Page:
Art Lesson 26
This lesson presents an overview of Various Oil Painting Methods
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Various Oil Painting Methods Overview
In this section, you will learn different Oil Painting Techniques that were used by the Old Masters.
We can say that there is one general method the Old Masters used in their paintings. Today, we call this method “The Flemish Method.” This method was named after the country of Flanders, where it developed to its highest point. This is an elaborate, multi-layered approach to oil painting.
Depending on the artist, there are different ways to use the Flemish painting approach. Each Master added his own modified way of painting and developed it even further, sometimes changing the approach during his lifetime. There wasn’t just one universal technique used by all of the Old Masters. So, the term “Flemish Method” is a generalization of all the various methods used by the Masters at that time.
Look at these examples; the same Flemish Method used by Jan Van Eyck differs from Bellini’s, Titian’s, and Rubens’s approaches. Every artist had his own variation. In fact, endless combinations can be used within the Flemish Method.
The main distinct features of the Flemish Method are:
- First, artworks in oils are painted on white backgrounds
- second, the visual appearance of an artwork is created by optical mixing
- and third, this optical mixing is achieved by transparent and semi-transparent glaze layers
To master proficient oil painting skills, you need to study various methods that come from the time of the Old Masters. Your creative style will benefit from the ability to improvise and combine different methods into one painting. Try each painting method that we demonstrate in this section and you may find that some of them work better than others. Eventually, you will find your own way and style of painting.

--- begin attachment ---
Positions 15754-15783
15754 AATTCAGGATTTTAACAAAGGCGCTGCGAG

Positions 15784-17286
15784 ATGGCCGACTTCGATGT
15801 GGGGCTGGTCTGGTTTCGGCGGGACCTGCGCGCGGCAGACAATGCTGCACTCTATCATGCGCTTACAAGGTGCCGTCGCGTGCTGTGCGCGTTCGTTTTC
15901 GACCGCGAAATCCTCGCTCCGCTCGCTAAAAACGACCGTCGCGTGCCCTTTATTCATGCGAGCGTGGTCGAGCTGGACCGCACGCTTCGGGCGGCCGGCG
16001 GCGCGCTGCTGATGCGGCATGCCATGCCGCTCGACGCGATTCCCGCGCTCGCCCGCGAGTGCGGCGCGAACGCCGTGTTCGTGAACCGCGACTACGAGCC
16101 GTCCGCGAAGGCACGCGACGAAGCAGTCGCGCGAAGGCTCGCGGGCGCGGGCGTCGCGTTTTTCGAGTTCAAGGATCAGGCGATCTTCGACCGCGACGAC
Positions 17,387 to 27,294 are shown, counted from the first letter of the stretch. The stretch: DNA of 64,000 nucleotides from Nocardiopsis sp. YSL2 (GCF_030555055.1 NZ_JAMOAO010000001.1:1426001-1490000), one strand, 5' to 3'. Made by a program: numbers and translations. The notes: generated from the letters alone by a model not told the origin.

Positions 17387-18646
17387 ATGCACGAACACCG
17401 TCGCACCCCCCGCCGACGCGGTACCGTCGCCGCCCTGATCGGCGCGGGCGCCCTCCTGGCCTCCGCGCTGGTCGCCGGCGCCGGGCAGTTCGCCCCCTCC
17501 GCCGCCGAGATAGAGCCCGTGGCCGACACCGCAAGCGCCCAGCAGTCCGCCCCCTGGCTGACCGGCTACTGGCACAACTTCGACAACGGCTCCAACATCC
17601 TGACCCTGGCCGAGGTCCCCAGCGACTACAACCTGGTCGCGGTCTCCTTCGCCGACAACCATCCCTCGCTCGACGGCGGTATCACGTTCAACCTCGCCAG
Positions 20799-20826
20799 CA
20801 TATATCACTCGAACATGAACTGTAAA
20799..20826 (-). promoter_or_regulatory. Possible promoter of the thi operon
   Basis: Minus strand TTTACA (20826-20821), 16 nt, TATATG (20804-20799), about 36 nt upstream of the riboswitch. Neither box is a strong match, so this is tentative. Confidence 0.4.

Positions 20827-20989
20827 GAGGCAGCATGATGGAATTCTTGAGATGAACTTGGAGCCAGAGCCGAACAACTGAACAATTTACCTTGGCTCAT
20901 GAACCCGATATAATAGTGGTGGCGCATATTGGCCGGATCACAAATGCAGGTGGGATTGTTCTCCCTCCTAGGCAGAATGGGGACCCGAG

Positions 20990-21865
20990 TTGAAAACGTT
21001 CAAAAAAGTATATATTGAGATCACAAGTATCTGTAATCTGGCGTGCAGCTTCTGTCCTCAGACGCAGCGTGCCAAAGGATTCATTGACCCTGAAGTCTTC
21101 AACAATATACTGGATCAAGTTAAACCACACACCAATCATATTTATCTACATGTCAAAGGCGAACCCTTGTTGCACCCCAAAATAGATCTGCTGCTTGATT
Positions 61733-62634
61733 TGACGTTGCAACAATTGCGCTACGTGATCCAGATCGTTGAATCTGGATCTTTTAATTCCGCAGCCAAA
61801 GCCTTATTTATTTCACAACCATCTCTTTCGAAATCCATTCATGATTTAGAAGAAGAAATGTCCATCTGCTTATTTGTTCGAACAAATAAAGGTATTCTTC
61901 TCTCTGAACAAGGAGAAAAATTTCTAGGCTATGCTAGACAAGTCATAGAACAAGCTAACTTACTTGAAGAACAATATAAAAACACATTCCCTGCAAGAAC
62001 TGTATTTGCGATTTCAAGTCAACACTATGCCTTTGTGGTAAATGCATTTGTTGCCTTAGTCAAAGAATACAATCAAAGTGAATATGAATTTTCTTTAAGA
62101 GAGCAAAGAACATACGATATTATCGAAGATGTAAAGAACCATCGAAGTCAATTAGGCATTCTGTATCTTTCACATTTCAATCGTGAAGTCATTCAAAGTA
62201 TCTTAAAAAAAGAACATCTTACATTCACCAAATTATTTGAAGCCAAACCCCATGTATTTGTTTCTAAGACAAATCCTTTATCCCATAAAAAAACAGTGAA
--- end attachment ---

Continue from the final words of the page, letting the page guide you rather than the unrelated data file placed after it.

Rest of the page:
Understanding these methods will broaden your horizons, and let you “read” the Old Masters paintings with clarity. You will be able to recognize particular techniques used by the Masters.
In this chart, you can see all of the oil painting techniques we are going to master in this section. The aim of this chart is to present to you all the steps required for each painting method. There are nine methods and each of them has its own code name, which you can see on the left side of this table.
All nine methods are variations of Flemish Method techniques. They are divided into three groups: Alla-Prima, Multi-Layered, and Glazing.
This chart is actually simpler than it looks. Here is how you can read it. At the top, you will find the names of all the steps that will be used in the painting process. They include:
- Brush Sketch
- Dead Layer (or Grisaille)
- Color Underpainting
- Details (or Alla-Prima)
- and finally, Glazing layers